After Warriors: All-Stars, we were expecting all of KOEI Tecmo games to get better. Unfortunately, that’s not the case with Nioh: Complete Edition. As we’ve already reported, the game does not support the mouse at all and it does not let players remap the keyboard keys. Not only that, but the available graphics settings are as minimal as they can get.
For this PC Performance Analysis, we used an Intel i7 4930K (overclocked at 4.2Ghz) with 8GB RAM, AMD’s Radeon RX580 and NVIDIA’s GTX980Ti, Windows 10 64-bit and the latest version of the GeForce and Catalyst drivers. Unfortunately we were unable to test the GTX690 as the game requires more than 3GB of VRAM, even on Low settings. As such, we encountered major stuttering issues with that particular GPU.
Nioh: Complete Edition is definitely the 2017 PC game with the most embarrassing graphics settings. PC gamers can select their resolution, adjust the rendering resolution and shadows. There are also options for Ambient Occlusion, Camera Motion Blur and Dynamic Reflections. And that’s it. Moreover, players can lock the framerate at 30fps or at 60fps (there is no option for unlocked framerate).
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Thankfully, Nioh: Complete Edition does not require a high-end CPU. In order to find out how the game performs on a variety of CPUs, we simulated a dual-core and a quad-core CPU. And we are happy to report that even our simulated dual-core was able to provide a constant 60fps experience at 1080p on High settings. It also appears that the game scales on six cores, even though it mainly uses two threads.
As such, the game can be easily described as a GPU-bound title. And the PC version of Nioh requires a really powerful graphics card for a locked 60fps experience on High settings. Our AMD Radeon RX580 was dropping below 60fps on High settings at 1080p during the prologue area. In order to get a locked 60fps, we had to lower Shadows to Medium. On the other hand, our GTX980Ti was able to push a constant 60fps. At 1440p, our GTX980Ti could not offer a constant 60fps experience. And in 4K, the game ran with a minimum of 31fps and an average of 34fps. Do note that the prologue seems to be one of the most demanding areas and that the next levels ran significantly better. In the next three stages, we were able to get a constant 60fps experience on our GTX980Ti at 1440p.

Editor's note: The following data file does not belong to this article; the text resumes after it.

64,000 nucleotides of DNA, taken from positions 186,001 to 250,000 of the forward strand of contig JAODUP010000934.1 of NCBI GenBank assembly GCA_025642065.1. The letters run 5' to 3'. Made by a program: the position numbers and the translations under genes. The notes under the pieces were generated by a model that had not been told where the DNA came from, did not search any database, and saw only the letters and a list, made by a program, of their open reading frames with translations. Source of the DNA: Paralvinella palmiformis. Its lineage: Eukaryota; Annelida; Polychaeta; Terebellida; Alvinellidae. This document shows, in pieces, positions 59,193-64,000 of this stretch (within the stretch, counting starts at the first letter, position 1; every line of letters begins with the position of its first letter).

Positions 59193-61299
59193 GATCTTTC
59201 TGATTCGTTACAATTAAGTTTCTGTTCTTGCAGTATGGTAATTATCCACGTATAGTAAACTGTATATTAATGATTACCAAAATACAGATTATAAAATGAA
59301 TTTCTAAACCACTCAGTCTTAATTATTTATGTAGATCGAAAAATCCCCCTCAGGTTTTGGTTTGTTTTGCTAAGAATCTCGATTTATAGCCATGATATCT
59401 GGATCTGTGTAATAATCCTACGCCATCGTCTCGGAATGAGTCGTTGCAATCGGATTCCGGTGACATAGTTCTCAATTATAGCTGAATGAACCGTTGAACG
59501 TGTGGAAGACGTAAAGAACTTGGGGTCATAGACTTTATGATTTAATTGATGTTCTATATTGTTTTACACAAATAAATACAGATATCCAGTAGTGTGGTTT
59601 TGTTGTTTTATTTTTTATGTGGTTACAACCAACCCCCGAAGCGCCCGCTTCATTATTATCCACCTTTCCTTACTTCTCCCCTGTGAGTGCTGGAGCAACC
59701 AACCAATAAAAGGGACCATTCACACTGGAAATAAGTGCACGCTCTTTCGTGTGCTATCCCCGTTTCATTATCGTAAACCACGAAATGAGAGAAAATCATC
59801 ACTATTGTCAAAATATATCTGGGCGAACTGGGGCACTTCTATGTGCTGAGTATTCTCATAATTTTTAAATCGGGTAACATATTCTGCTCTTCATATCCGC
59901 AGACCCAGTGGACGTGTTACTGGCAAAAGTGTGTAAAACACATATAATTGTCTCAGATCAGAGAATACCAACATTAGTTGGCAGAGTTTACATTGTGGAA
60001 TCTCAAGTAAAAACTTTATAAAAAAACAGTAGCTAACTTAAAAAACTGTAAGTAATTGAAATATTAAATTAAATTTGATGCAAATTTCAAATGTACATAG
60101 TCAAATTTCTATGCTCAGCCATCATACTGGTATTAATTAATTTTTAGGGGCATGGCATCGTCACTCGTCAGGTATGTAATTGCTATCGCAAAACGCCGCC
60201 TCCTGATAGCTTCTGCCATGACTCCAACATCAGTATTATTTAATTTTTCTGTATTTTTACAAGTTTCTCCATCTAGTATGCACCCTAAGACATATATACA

Graphics wise, Nioh: Complete Edition looks better than the latest Dark Souls game. It comes with some nice reflections, rain effects, and detailed characters. Players can decapitate enemies, and there is a respectable amount of objects that can be destroyed. Most of the textures look okay, and most light sources cast dynamic shadows. Still, the lighting system is old-gen-ish and does not impress at all. As said, the game looks better than Dark Souls 3, however it cannot compete with other modern-day PC titles.
As a product, though, Nioh: Complete Edition is a big disappointment. While both Dark Souls 3 and Nioh do not feature proper on-screen indicators, Dark Souls 3 was a better PC product. In fact, the game featured great mouse+keyboard controls. Here is what we wrote in our PC Performance Analysis for Dark Souls 3:
“The keyboard+mouse controls work wonderfully. A lot of gamers will appreciate the quick camera movement that can be achieved via the mouse. Dark Souls III is a difficult game and since it has a lot of traps, players will have to constantly move the camera in order to get a better look at their surroundings and their enemies. And we are happy to report that the mouse controls are spot on. Not only that, but they do not suffer from acceleration or smoothing issues.”
Not only that, but Dark Souls 3 sported more graphics settings, allowed players to remap keys, supported SLI, was less demanding and ran on a wide range of PC configurations. Yes, Nioh: Complete Edition looks better in most cases but its visuals do not justify its increased system requirements.
PC gamers can force mouse support via third-party tools such as GPDSCK. We’ve already covered this so make sure to read our guide in order to enable mouse and remap your keyboard keys.
Overall, Nioh: Complete Edition runs fine on the PC provided you have a gamepad and a graphics card equivalent to AMD’s Radeon RX580. There is definitely room for improvement in pretty much all areas; from optimization to the PC control schemes. At least the game does not appear to be suffering from major performance issues on powerful PC systems. So yeah, Nioh: Complete Edition is slightly better than your typical KOEI Tecmo game!